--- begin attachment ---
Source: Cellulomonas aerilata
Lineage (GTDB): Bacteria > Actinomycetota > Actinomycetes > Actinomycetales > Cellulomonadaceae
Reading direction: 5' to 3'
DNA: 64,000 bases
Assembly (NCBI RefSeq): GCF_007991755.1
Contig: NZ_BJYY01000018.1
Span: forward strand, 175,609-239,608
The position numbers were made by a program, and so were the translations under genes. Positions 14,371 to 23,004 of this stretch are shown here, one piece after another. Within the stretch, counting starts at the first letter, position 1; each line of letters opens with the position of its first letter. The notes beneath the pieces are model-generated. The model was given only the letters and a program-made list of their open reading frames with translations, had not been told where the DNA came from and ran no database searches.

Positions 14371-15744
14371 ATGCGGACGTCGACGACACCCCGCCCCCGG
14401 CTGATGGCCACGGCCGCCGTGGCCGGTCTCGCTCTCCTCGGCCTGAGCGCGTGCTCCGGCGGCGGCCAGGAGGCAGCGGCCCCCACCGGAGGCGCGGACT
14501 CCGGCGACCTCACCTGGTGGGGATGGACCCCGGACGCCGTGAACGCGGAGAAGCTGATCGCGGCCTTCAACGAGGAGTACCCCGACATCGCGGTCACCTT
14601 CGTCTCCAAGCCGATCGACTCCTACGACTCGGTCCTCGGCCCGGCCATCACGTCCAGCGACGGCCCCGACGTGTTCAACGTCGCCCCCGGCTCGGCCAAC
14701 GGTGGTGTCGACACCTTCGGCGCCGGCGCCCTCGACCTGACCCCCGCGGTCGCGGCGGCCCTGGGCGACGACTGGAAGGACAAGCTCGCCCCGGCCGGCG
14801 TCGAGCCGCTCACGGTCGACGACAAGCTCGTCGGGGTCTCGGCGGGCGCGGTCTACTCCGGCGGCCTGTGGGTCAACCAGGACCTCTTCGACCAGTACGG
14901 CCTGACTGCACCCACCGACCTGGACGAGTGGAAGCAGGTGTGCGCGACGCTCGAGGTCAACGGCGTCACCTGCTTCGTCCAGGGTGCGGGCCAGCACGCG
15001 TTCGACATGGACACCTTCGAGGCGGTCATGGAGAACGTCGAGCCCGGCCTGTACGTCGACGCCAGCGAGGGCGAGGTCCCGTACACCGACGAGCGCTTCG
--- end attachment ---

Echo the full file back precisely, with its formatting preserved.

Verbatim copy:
Source: Cellulomonas aerilata
Lineage (GTDB): Bacteria > Actinomycetota > Actinomycetes > Actinomycetales > Cellulomonadaceae
Reading direction: 5' to 3'
DNA: 64,000 bases
Assembly (NCBI RefSeq): GCF_007991755.1
Contig: NZ_BJYY01000018.1
Span: forward strand, 175,609-239,608
The position numbers were made by a program, and so were the translations under genes. Positions 14,371 to 23,004 of this stretch are shown here, one piece after another. Within the stretch, counting starts at the first letter, position 1; each line of letters opens with the position of its first letter. The notes beneath the pieces are model-generated. The model was given only the letters and a program-made list of their open reading frames with translations, had not been told where the DNA came from and ran no database searches.

Positions 14371-15744
14371 ATGCGGACGTCGACGACACCCCGCCCCCGG
14401 CTGATGGCCACGGCCGCCGTGGCCGGTCTCGCTCTCCTCGGCCTGAGCGCGTGCTCCGGCGGCGGCCAGGAGGCAGCGGCCCCCACCGGAGGCGCGGACT
14501 CCGGCGACCTCACCTGGTGGGGATGGACCCCGGACGCCGTGAACGCGGAGAAGCTGATCGCGGCCTTCAACGAGGAGTACCCCGACATCGCGGTCACCTT
14601 CGTCTCCAAGCCGATCGACTCCTACGACTCGGTCCTCGGCCCGGCCATCACGTCCAGCGACGGCCCCGACGTGTTCAACGTCGCCCCCGGCTCGGCCAAC
14701 GGTGGTGTCGACACCTTCGGCGCCGGCGCCCTCGACCTGACCCCCGCGGTCGCGGCGGCCCTGGGCGACGACTGGAAGGACAAGCTCGCCCCGGCCGGCG
14801 TCGAGCCGCTCACGGTCGACGACAAGCTCGTCGGGGTCTCGGCGGGCGCGGTCTACTCCGGCGGCCTGTGGGTCAACCAGGACCTCTTCGACCAGTACGG
14901 CCTGACTGCACCCACCGACCTGGACGAGTGGAAGCAGGTGTGCGCGACGCTCGAGGTCAACGGCGTCACCTGCTTCGTCCAGGGTGCGGGCCAGCACGCG
15001 TTCGACATGGACACCTTCGAGGCGGTCATGGAGAACGTCGAGCCCGGCCTGTACGTCGACGCCAGCGAGGGCGAGGTCCCGTACACCGACGAGCGCTTCG